Toma Beleckaite

Law The Political and Moral Framework of Law Learning Outcome 3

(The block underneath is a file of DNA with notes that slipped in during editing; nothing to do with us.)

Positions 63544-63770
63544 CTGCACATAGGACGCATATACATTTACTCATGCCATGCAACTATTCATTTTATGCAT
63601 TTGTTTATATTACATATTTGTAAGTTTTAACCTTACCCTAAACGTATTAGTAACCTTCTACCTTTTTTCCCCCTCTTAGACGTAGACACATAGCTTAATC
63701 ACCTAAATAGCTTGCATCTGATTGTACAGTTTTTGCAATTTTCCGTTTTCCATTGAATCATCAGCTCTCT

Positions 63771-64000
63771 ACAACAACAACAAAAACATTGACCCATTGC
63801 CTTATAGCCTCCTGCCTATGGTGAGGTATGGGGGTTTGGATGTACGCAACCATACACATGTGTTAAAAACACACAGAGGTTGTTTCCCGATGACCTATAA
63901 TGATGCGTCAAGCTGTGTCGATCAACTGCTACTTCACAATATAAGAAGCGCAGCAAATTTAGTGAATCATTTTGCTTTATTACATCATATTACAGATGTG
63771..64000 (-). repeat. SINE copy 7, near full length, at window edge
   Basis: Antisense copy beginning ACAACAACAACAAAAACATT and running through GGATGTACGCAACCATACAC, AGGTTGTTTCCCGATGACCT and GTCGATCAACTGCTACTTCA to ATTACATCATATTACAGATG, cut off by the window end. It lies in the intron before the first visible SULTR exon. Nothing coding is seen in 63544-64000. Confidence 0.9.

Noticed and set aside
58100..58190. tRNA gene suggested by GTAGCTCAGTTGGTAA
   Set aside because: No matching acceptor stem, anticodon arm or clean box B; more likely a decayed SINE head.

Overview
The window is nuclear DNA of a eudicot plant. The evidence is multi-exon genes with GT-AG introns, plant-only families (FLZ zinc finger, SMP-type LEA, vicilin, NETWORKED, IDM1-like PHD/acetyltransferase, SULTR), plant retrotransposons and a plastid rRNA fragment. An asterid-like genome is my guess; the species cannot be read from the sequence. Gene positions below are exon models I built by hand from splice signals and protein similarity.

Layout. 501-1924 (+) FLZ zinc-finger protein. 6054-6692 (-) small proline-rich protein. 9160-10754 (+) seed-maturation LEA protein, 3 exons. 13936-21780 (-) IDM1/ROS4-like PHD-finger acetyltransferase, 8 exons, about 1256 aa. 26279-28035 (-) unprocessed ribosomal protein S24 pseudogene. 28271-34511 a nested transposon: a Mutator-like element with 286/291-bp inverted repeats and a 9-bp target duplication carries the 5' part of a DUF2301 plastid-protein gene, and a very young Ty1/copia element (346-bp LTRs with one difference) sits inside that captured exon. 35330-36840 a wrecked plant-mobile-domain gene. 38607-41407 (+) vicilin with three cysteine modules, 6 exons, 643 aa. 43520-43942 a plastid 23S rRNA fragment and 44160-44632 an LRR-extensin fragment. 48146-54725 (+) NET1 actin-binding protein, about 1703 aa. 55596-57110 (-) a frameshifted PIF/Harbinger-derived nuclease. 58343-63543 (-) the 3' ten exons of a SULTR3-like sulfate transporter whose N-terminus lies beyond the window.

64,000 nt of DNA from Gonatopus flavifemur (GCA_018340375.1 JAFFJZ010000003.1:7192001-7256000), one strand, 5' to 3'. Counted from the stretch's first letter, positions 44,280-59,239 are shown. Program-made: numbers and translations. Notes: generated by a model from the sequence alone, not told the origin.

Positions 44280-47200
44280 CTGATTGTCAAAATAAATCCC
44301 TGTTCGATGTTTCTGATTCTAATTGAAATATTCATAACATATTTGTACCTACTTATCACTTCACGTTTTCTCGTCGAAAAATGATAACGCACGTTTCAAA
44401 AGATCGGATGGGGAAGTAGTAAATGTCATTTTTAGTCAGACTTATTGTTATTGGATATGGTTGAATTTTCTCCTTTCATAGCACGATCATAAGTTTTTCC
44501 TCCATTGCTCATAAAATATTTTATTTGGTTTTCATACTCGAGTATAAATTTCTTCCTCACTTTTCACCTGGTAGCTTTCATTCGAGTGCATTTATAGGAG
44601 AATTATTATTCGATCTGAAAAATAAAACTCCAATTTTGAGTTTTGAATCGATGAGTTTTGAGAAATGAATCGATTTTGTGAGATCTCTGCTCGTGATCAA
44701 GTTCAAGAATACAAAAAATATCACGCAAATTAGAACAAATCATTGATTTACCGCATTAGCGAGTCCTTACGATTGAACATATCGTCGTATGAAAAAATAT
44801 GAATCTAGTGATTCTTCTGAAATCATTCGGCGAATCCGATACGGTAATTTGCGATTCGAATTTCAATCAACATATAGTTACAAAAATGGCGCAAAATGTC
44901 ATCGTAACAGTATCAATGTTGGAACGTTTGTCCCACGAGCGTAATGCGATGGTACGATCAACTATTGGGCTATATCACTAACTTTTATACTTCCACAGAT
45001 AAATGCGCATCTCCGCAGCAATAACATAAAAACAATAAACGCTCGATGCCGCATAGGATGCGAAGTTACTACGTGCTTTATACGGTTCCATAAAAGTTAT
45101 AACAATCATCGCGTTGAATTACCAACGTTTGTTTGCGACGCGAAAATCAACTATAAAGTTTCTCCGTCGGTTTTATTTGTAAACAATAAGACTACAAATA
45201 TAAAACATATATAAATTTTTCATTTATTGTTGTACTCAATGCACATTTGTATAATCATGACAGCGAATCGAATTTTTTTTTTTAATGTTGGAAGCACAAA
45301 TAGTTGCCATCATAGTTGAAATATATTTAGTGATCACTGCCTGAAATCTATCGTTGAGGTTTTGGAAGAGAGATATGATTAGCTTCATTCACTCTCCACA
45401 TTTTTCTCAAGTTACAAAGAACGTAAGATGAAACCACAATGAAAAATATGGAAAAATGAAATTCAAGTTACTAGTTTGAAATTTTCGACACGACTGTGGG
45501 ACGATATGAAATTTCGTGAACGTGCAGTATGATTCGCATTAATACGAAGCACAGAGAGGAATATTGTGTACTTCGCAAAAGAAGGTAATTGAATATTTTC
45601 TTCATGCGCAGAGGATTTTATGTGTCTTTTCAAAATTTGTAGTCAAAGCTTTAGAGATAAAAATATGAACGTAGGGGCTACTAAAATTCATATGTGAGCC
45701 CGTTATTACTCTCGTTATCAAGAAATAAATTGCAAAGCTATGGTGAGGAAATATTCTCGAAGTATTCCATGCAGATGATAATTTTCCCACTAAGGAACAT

Discuss the relationship between law and morals and consider how far the law seeks to uphold and promote public’s values and should it. In completing the above ensure you define Law and Morality (level 2) and compare and contrast them (level 3) and identify areas where law and morality impinge on each other (level 2) and explore these areas and evaluate the effect of morality on English law (level 3). The relationship between law and morality is not an easy one. There is much debate about whether law should reflect morality or it should be separate. The legal system sometimes accepts a certain amount of morality. However, law and morality are not the same. There are some legal rules that are not moral rules and the opposite also applies. As Hart explains, law and morality should not intervene with each other. However, Devlin disagrees and believes that law should intervene with morality. As this debate will carry on below, it is important to know that there is no wrong or right between them. Law is defined as a set of rules and standards of behaviour that guide all people. Without law there can be no public order and policy, which could lead to chaos. Therefore law controls and directs human social conduct and behaviour. If a law is created, it must be supported by cases because it can fall into disrepute and will become meaningless. There are many areas of law that deal with different issues. Some laws deal with issues of negligence, some with commercial transactions, some with anti-social behaviour and with disputes between individuals and business (O’Riordan, 2003). The key characteristics of law are – compulsory – law formally states the behaviour that is acceptable and that is unacceptable and there is no choice about which laws are to be obeyed, enforcement – laws do not need to be enforced by social pressure, and timing – law can be created very quickly, not like morals, which can take even a thousand years to develop (Brown, 1999). Morality is described as values and beliefs that are common to society. In another words, morality is showing the ways human beings should behave in the community. It also shows the right and the wrong actions in a situation and what is acceptable within the society or